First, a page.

New Oil Rig Threatens Endangered Whales

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Plans for another oil rig off the coast of Russia threaten a critically endangered whale population.

Sakhalin Energy Consortium, a joint venture by Shell, Mitsubishi, Mitsui, and Gazprom, plans to place a third rig near Sakhalin Island. BP and Exxon are also active in the area. This area is the Western North Pacific Gray Whale's habitat, the world's most critically endangered whale, according to the World Wildlife Fund.

The proposed site near Sakhalin Island, about seven miles off the east coast of Russia, is home to 11 endangered species. The Western North Pacific Gray Whale is one of those species most threatened with extinction. Studies suggest that less than 100 individual whales survive, and perhaps fewer than 20 are females of reproductive age.

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Whale conservationists fear that the oil rig will further endanger the whales with an increased threat of boat collisions and constant noise which will disrupt their communication, navigation and ability to find food. Another rig also increases the chances of a spill, like the Deepwater Horizon or Exxon Valdez disasters. Construction of the rig will also damage the ecosystem with sediment dredging and dumping of drilling wastes, according to the World Wildlife Funds' position paper.

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Sakhalin Energy operates two rigs in the area already. An official Sakhalin Energy document stated that having two rigs in the area as opposed to three, "significantly reduces the potential for environmental impact."

"We are astonished by the announcement from Sakhalin Energy that it intends to build a third platform," said Wendy Elliott, of the World Wildlife Fund-International, in a press release. "The company's own detailed assessments concluded previously that two platforms would be preferable, both for environmental reasons and for the efficiency of the operation."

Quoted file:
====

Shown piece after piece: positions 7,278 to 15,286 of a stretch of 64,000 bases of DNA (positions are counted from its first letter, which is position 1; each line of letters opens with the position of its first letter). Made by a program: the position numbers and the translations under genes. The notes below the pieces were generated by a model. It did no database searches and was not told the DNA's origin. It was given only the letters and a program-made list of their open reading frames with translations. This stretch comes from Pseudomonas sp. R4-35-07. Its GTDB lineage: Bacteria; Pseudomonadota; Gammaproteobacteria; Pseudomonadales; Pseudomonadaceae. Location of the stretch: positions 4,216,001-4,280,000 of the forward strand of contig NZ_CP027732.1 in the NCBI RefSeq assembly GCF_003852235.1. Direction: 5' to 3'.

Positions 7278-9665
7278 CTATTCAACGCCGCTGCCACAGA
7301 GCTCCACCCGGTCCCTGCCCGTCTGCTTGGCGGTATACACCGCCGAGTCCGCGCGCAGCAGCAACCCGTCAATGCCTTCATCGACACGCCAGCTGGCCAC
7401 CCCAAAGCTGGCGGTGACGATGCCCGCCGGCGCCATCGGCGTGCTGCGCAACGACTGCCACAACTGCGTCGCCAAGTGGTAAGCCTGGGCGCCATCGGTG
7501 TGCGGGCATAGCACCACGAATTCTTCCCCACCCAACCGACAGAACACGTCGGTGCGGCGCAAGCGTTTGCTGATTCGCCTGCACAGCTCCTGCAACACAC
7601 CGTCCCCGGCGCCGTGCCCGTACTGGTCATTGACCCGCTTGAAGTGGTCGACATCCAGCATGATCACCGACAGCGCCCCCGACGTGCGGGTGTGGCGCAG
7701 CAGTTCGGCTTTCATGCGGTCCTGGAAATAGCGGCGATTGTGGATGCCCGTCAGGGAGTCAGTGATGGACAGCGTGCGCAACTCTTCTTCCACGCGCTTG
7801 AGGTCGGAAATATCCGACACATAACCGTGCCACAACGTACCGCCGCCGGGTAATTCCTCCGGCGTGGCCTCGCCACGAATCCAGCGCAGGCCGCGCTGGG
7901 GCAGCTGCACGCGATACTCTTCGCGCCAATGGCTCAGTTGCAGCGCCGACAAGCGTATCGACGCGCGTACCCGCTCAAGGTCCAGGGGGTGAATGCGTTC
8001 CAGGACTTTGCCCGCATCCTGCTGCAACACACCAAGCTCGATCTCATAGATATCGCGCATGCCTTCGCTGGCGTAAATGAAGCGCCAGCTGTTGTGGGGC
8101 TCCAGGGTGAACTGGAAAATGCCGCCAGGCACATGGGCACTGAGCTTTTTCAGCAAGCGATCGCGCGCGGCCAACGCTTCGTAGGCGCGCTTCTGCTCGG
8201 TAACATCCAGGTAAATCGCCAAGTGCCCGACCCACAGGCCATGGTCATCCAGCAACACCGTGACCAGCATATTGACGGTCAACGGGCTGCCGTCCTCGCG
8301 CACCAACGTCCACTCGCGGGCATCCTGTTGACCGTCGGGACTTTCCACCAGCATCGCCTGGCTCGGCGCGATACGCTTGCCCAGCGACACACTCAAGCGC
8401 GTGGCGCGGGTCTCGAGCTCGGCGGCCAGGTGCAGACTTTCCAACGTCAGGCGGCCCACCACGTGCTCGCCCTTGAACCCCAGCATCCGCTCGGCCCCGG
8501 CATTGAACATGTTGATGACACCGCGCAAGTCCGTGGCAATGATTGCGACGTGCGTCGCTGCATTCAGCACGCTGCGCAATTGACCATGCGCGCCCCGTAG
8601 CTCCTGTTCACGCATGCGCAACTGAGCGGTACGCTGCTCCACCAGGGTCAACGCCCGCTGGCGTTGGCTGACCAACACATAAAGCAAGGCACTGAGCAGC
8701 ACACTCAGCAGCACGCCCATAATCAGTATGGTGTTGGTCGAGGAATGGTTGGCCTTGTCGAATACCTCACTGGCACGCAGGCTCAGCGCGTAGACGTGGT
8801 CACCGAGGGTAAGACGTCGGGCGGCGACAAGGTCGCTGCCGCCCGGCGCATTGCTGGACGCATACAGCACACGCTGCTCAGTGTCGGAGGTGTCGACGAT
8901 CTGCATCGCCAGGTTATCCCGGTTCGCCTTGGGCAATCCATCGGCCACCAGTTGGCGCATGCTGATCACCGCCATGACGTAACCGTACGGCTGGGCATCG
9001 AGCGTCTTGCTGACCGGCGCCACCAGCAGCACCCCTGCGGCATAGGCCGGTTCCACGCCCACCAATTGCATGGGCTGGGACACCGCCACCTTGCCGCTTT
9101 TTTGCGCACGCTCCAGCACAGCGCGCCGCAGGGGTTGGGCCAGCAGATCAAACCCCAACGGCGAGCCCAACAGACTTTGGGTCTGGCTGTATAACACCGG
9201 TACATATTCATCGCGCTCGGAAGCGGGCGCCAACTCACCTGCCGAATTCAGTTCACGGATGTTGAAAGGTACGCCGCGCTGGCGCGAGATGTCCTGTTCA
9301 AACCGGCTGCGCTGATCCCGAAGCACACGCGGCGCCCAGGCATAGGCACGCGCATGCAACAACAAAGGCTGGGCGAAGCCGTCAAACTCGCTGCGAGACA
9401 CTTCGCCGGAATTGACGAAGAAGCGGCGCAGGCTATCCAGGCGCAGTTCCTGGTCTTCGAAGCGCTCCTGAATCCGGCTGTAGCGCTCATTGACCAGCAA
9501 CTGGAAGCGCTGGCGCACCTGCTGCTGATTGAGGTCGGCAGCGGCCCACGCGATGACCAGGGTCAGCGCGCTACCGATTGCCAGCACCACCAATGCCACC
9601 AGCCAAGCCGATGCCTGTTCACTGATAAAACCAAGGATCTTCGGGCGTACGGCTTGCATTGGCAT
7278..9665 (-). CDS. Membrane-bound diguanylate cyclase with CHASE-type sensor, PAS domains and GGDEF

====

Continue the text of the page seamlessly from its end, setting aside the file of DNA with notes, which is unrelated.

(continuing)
Seismic surveys have already been conducted in the area. These surveys use extremely loud sound bursts to study the ocean floor. These surveys can be highly disruptive because whales rely on hearing to find food, communicate with each other, and navigate. Another study is planned for 2011.

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“It is totally inappropriate for Sakhalin Energy to plan another seismic survey in 2011 before we have the opportunity to examine the health of the animals," said Doug Norlen, Policy Director at Pacific Environment.

The International Union for Conservation of Nature considers the Western North Pacific Gray Whale a separate population from other Gray Whales, since genetic studies suggest the eastern and western populations don't mix. The population is also considered endangered under the Endangered Species Act.

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The western population depends on the waters off Sakhalin Island for fattening themselves up before their migration to distant breeding grounds. The area near the proposed platform is also used by mother whales to teach their young how to feed off the sea bed.

PHOTO 1: An adult Gray Whale with her calf; Wikimedia Commons